Finally, we get at the mode.
In a dataset, this is the most common value.
You may use the MODE formula if your dataset is numerical.
If you’re looking for the most common text, the method is a little more complicated but still simple.
Outliers are outcomes that are much greater or smaller than what would be expected based on the rest of the data.
If you’re not cautious, they may wreak havoc on your analysis.
There is a measurement or data input error, you should repair it as soon as feasible.
If you are unable to amend it, eliminate the observation since you are aware that it is inaccurate.
You can exclude the outlier if it is not a member of the population you are researching (due to exceptional traits or circumstances).
You should not eliminate it since it is a natural component of the population you are investigating.
A lot of data-driven content includes categorizing locations based on one or more parameters, such as pint costs or spider occurrences.
It’s a great method to receive attention in a variety of local newspapers.
However, there are dangers when evaluating locations based on criteria that may be influenced by population size, as this frequently quoted XKCD comic illustrates.
We employ per capita measures to solve this problem.
This is just a fancy Latin way of saying divide your metric by the population of the area to which it applies, yielding the metric per person.
Unless you’re dealing with ridiculous quantities like GDP or national debt, this will yield a modest number in most circumstances.
As a result, the norm is to multiply by 100,000 to make it more comprehensible.
This provides you with the measure per 100,000 persons in that location.
And, voilà, the larger place no longer always wins.
There are several ways to be incorrect, but only one way to be correct.
In this section, we’ll look at some of the most typical data analysis blunders and how to prevent them.
Choosing a data range that supports a certain point of view while neglecting the bigger trend
Making generalizations about a broader population based on a small sample size
Using percentage change for tiny quantities is deceptive.
Correlation might not always imply causality.
Even if we don’t claim something is causing something else, juxtaposing two patterns leads readers to reach that conclusion.
Avoid excessive precision:
Taking numbers beyond the decimal point might be misleading if one of the values in the computation is an approximation.
Don’t get the percentage point difference (40 percent – 30 percent = 10 percentage points) mixed up with the percentage change (40 percent to 30 percent is a 25 percent decrease)
In general, when employing percentage change with variables that are already percentages, use caution.
This may result in more mistakes.
Keep a detailed record of your steps, noting where you obtained the data.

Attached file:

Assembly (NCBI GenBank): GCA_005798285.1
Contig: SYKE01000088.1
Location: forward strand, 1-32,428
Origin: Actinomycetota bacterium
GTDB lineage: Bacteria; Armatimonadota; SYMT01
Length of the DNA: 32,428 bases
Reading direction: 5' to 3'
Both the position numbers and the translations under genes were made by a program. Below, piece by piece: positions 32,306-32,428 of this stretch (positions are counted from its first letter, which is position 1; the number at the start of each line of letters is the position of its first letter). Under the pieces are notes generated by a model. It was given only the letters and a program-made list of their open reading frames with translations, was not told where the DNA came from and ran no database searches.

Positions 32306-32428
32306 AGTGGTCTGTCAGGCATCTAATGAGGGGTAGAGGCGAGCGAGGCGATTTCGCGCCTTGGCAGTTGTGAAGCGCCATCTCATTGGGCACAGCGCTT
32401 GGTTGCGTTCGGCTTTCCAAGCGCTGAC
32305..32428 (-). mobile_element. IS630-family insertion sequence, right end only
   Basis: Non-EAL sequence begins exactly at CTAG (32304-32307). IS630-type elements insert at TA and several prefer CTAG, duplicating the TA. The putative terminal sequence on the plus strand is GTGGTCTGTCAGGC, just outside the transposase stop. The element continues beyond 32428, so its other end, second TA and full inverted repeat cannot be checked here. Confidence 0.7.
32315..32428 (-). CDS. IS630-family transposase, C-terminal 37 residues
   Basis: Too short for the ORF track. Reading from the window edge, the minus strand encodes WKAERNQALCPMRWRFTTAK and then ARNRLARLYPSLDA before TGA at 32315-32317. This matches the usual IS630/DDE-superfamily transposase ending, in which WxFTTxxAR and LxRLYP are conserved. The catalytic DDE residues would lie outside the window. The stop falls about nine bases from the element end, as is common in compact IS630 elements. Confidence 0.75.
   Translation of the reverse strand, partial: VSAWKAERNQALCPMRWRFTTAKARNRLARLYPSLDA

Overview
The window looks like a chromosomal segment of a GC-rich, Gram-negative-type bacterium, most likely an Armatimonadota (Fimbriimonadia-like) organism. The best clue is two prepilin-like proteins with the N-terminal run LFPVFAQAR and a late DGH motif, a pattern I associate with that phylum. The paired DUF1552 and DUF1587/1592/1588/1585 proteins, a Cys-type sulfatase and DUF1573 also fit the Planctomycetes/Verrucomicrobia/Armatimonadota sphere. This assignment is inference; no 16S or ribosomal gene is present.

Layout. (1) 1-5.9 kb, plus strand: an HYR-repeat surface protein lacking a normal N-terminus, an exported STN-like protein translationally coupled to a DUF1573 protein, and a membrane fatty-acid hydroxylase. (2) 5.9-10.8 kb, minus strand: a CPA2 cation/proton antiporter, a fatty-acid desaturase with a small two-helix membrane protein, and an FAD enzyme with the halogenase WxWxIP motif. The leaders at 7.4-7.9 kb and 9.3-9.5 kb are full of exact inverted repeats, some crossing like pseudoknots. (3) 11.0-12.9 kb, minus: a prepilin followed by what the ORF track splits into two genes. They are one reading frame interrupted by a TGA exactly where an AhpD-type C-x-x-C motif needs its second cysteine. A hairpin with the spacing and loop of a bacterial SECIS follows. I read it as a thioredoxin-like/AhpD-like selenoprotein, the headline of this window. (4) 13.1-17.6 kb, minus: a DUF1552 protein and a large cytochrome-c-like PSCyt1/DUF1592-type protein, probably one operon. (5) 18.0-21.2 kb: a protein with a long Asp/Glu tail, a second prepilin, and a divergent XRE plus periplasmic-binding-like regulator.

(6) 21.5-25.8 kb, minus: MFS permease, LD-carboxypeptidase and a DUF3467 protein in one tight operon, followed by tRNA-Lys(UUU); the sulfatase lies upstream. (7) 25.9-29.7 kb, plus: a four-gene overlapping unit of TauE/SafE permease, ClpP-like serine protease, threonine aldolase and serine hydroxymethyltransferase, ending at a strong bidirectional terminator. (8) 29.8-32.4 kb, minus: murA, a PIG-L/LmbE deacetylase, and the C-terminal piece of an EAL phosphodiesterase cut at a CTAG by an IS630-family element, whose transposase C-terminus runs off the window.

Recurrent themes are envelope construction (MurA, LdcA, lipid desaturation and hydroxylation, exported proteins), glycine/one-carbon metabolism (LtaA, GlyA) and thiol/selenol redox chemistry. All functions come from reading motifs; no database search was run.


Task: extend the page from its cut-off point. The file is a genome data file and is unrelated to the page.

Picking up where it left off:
Websites’ hidden areas might be difficult to locate.
Check that you’re dividing by the correct number when using percentages or division.
Dates should be standardized, including being broken down into days/months/year if appropriate.
When feasible, avoid typing and instead rely on formulae.
Data entry by hand increases errors.
After making significant changes, double-check your data.
Data-driven content must be thorough and precise.
Journalists will not cover, much alone link to, something where the data have been manipulated.
The easiest approach to avoid this is to be as cautious as possible.
One of the most crucial aspects of the process is deciding how to visualize the data you’ve painstakingly collected and analyzed.
After all, most people dislike spreadsheets.
Making your data more visually appealing is another step in achieving the coverage you seek.
What chart you use is primarily determined by the story you wish to convey.
A bar chart, for example, is great for presenting the number of items in each category, but a line chart is best for demonstrating how the data has evolved over time.
If you want to be more daring, there are additional, fancier charts available.
Choropleth charts employ color to depict values over a geographic region, whereas Sankey diagrams depict the movement of something (energy, money, etc.) from one location to another.
The preceding strategy will assist you in transforming dull old data into an interesting content campaign.
To summarise the procedure, first, pick a fantastic dataset library that you can return to again and time again.
Then, while seeking ideas, check for related datasets and see if they generate any ideas or problems that need to be answered.
Preparing the data for analysis is usually the most tedious, but most necessary, portion of the entire process.
Use all of your Excel/Sheets techniques to analyze as quickly and simple as feasible.
Finally, select a good visualization style and wait for the links to come in.
You’ll have to reach out to it first, but that’s a story for another day.